New Technology Aims to Bring Election Transparency to Ugandai
    X
    Serginho Roosblad
    February 12, 2016 9:29 PM
    A team of recent graduates from Uganda’s Makerere University has created a mobile application designed to help monitor elections and expose possible rigging. The developers say the app, called E-Poll, will make Uganda's democratic process fairer. From Kampala, VOA's Serginho Roosblad reports.
    Video

    Video New Technology Aims to Bring Election Transparency to Uganda

    A team of recent graduates from Uganda’s Makerere University has created a mobile application designed to help monitor elections and expose possible rigging. The developers say the app, called E-Poll, will make Uganda's democratic process fairer. From Kampala, VOA's Serginho Roosblad reports.
    Video

    Video Refugees in Kenya Vie to Compete in Rio Olympics

    In Kenya, refugees from other African nations are training at a special camp and competing for a limited number of slots in this year's Rio Olympics under the flag of the International Olympic Committee (IOC). As Lenny Ruvaga reports from Ngong, this is a first in Olympic history.
    Video

    Video Gateway to Mecca: Historical Old Jeddah

    Local leader Sami Nawar's family has been in the Old City of Jeddah for hundreds of years and takes us on a tour of this ancient route to Mecca, also believed to be the final resting place of Adam's wife, Eve.
    Video

    Video Two-thirds of World Faces Water Shortage

    Four billion people — or two out of every three on the planet — do not have enough water to meet their basic needs. That is far greater than previously thought, according to a new study that presents a more accurate picture of the problem. As VOA's Rosanne Skirble reports, the findings will help policymakers and the public craft solutions to address the threat.
    Video

    Video As Refugees Perish, Greek Graveyards Fill

    Aid workers on the Greek island of Lesbos say they are struggling to bury the increasing number of bodies of refugees that have been recovered or washed up ashore in recent months.  The graveyards are all full, they say, yet as tens of thousands of people clamor to get out of Syria, it is clear refugees will still be coming in record numbers. For VOA, Hamada Elrasam reports from Lesbos, Greece.
    Video

    Video Russia Bristles at NATO Expansion in E. Europe

    Russian Foreign Minister Sergei Lavrov is meeting Friday with the head of NATO after the Western military alliance and the United States announced plans for the biggest military build-up in Europe since the Cold War. Russia has called NATO's moves a threat to stability in Europe. But NATO says the troop rotations and equipment are aimed at reassuring allies concerned about Russia as VOA's Daniel Schearf reports from Moscow.
    Video

    Video To Fight Zika, Scientists Target Mosquitoes

    Mosquitoes strike again. The Zika virus outbreak is just the latest headline-grabbing epidemic carried by these biting pests, but researchers are fighting back with new ways to control them. VOA's Steve Baragona takes a look.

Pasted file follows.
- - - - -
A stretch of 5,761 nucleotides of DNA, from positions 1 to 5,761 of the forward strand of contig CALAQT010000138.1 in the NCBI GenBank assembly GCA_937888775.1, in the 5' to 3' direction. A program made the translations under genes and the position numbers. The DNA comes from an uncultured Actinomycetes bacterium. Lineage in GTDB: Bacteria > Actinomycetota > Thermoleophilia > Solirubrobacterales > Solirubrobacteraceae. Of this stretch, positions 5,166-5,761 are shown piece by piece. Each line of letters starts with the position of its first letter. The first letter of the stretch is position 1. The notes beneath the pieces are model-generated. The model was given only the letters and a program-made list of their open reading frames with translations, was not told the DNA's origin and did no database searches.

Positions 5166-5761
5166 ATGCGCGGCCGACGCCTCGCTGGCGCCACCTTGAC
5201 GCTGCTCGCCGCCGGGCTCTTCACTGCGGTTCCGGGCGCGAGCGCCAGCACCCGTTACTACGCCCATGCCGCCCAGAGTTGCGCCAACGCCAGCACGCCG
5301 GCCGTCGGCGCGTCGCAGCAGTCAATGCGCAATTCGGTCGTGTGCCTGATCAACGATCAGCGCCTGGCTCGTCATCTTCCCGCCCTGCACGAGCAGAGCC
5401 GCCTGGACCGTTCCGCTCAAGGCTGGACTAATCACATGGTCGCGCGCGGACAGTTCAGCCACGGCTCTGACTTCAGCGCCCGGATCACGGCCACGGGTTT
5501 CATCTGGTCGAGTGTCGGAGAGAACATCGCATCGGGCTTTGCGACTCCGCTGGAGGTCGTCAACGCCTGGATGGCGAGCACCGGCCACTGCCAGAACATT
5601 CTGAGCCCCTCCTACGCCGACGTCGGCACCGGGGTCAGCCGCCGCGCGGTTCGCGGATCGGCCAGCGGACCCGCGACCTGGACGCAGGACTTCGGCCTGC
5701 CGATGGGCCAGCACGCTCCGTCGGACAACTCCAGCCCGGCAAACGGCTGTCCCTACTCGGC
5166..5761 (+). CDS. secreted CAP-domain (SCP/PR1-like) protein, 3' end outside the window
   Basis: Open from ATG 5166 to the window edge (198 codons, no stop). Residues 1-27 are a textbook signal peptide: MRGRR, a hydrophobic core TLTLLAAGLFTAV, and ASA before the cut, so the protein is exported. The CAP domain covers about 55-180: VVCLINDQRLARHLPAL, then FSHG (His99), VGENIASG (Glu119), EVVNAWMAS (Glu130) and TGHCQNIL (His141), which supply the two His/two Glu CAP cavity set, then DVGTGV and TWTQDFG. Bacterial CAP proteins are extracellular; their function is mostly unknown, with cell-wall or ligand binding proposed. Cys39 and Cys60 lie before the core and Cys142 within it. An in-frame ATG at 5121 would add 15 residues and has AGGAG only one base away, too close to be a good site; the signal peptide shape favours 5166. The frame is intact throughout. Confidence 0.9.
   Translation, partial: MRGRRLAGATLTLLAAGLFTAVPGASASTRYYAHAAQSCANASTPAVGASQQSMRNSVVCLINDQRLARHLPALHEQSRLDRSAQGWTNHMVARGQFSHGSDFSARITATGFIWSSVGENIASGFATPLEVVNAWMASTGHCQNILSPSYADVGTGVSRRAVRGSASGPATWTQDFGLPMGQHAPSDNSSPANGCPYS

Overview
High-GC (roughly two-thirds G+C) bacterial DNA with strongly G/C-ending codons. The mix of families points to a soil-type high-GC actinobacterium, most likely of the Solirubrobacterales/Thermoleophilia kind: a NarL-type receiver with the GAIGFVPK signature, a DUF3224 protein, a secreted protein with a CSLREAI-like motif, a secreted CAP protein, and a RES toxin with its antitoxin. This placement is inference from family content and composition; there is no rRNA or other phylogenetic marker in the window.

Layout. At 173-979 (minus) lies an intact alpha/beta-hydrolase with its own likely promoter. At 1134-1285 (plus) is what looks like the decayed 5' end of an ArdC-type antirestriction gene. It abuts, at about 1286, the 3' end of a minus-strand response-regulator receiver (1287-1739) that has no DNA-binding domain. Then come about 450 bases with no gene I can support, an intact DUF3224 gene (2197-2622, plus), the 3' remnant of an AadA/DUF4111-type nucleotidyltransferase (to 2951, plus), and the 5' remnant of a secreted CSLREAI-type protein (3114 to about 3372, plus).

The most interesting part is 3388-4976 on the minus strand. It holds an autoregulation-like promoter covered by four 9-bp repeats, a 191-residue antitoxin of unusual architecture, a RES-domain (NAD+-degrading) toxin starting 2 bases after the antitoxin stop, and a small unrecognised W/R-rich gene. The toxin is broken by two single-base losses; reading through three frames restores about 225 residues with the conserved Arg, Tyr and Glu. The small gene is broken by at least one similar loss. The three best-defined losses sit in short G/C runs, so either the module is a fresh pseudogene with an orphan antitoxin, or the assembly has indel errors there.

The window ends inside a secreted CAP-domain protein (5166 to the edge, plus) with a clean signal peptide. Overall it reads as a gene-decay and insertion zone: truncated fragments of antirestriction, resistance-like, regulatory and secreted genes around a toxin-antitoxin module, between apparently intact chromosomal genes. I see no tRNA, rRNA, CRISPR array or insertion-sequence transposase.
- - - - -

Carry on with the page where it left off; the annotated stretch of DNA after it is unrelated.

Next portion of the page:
Video

    Video Mosul Refugees Talk About Life Under IS

    A top U.S. intelligence official told Congress this week that a planned Iraqi-led operation to re-take the city of Mosul from Islamic State militants is unlikely to take place this year. IS took over the city in June 2014, and for the past year and a half, Mosul residents have been held captive under its rule. VOA's Zana Omar talked to some families who managed to escape. Bronwyn Benito narrates his report.
    Video

    Video Scientists Make Progress Toward Better Diabetes Treatment, Cure

    Scientists at two of the top U.S. universities say they have made significant advances in their quest to find a more efficient treatment for diabetes and eventually a cure. According to the International Diabetes Federation, the disease affects more than 370 million people worldwide. VOA’s George Putic reports.
    Video

    Video NATO to Target Migrant Smugglers

    NATO has announced plans to send warships to the Aegean Sea to target migrant smugglers in the alliance's most direct intervention so far since a wave of people began trying to reach European shores.
    Video

    Video Used Books Get a New Life on the Streets of Lagos

    Used booksellers are importing books from abroad and selling them on the streets of Africa's largest city. What‘s popular with readers may surprise you. Chris Stein reports from Lagos.
    Video

    Video After NH Primaries All Eyes on South Carolina

    After Tuesday's primary in New Hampshire, US presidential candidates swiftly turned to the next election coming up in South Carolina. The so-called “first-in-the-South” poll may help further narrow down the field of candidates. Zlatica Hoke reports.
    Video

    Video Smartphone Helps Grow Vegetables

    One day, you may be using your smartphone to grow your vegetables. A Taipei-based company has developed a farm cube — a small, enclosed ecosystem designed to grow plants indoors. The environment inside is automatically adjusted by the cube, but it can also be controlled through an app. VOA's Deborah Block has more on the gardening system.
    Video

    Video Exhibit Turns da Vinci’s Drawings Into Real Objects

    In addition to being a successful artist, Renaissance genius Leonardo da Vinci designed many practical machines, some of which are still in use today, although in different forms. But a number of his projects were never realized — until today. VOA’s George Putic reports.